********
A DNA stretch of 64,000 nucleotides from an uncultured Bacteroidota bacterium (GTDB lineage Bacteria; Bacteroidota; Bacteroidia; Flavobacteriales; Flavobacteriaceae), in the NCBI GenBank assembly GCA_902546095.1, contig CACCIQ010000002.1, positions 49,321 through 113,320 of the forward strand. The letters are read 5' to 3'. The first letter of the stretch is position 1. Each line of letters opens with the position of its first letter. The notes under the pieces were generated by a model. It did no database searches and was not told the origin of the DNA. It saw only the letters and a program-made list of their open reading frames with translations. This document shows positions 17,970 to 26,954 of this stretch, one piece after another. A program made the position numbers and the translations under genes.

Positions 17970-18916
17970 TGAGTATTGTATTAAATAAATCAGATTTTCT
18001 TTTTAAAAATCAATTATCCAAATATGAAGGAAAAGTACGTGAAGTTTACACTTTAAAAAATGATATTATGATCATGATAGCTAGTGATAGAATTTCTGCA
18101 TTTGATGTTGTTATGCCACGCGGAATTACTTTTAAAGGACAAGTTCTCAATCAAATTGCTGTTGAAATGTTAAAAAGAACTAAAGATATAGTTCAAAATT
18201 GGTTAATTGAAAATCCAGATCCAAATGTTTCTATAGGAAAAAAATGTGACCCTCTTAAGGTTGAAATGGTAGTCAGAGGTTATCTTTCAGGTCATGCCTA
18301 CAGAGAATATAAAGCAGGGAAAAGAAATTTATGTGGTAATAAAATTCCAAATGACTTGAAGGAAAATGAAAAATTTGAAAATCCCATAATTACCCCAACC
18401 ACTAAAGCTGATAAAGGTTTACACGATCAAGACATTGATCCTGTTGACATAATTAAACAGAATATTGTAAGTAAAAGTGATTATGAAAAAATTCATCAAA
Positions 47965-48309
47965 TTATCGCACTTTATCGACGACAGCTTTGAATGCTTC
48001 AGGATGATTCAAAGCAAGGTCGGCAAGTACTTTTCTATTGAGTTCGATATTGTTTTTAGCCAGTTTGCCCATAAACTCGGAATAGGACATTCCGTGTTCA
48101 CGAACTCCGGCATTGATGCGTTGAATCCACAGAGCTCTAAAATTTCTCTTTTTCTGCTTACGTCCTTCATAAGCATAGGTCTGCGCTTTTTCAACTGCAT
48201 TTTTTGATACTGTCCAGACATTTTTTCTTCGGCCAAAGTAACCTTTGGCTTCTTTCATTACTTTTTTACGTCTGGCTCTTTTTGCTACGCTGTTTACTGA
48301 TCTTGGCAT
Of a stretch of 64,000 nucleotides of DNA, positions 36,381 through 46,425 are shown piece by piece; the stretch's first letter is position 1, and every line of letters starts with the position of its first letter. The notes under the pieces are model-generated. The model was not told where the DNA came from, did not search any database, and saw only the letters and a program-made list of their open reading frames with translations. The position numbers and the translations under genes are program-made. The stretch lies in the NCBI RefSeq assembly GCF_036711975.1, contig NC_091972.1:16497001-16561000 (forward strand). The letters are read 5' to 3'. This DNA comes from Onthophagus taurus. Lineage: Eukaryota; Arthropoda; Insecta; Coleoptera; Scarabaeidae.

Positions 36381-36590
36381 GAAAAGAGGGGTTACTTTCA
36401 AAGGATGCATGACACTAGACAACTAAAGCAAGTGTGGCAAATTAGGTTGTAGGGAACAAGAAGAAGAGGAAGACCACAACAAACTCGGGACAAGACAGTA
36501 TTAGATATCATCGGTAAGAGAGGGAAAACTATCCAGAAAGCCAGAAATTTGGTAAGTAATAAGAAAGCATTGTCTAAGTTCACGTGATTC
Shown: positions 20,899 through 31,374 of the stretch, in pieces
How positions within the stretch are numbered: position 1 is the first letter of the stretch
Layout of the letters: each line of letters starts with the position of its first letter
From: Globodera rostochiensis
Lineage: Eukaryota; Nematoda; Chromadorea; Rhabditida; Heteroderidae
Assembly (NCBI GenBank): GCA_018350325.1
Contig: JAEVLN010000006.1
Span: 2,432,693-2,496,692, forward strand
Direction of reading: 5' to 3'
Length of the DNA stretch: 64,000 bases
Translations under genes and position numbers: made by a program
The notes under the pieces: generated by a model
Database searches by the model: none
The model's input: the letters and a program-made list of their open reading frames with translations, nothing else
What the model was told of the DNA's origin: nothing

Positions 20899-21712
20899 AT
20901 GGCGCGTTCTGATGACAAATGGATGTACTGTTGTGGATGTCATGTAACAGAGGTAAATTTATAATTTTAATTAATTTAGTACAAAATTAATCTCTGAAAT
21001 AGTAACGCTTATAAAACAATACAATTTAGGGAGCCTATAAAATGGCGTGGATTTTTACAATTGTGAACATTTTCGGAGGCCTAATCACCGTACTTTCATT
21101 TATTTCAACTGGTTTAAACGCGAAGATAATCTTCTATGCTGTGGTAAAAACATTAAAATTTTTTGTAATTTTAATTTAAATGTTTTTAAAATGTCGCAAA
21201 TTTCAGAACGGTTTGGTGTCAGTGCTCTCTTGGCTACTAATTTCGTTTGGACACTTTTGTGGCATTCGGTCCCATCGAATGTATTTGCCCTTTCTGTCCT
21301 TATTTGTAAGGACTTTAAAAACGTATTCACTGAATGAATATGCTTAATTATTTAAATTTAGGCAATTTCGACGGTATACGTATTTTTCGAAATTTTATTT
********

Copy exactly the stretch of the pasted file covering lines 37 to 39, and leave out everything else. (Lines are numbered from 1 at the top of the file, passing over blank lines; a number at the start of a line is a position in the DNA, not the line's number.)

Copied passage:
20901 GGCGCGTTCTGATGACAAATGGATGTACTGTTGTGGATGTCATGTAACAGAGGTAAATTTATAATTTTAATTAATTTAGTACAAAATTAATCTCTGAAAT
21001 AGTAACGCTTATAAAACAATACAATTTAGGGAGCCTATAAAATGGCGTGGATTTTTACAATTGTGAACATTTTCGGAGGCCTAATCACCGTACTTTCATT
21101 TATTTCAACTGGTTTAAACGCGAAGATAATCTTCTATGCTGTGGTAAAAACATTAAAATTTTTTGTAATTTTAATTTAAATGTTTTTAAAATGTCGCAAA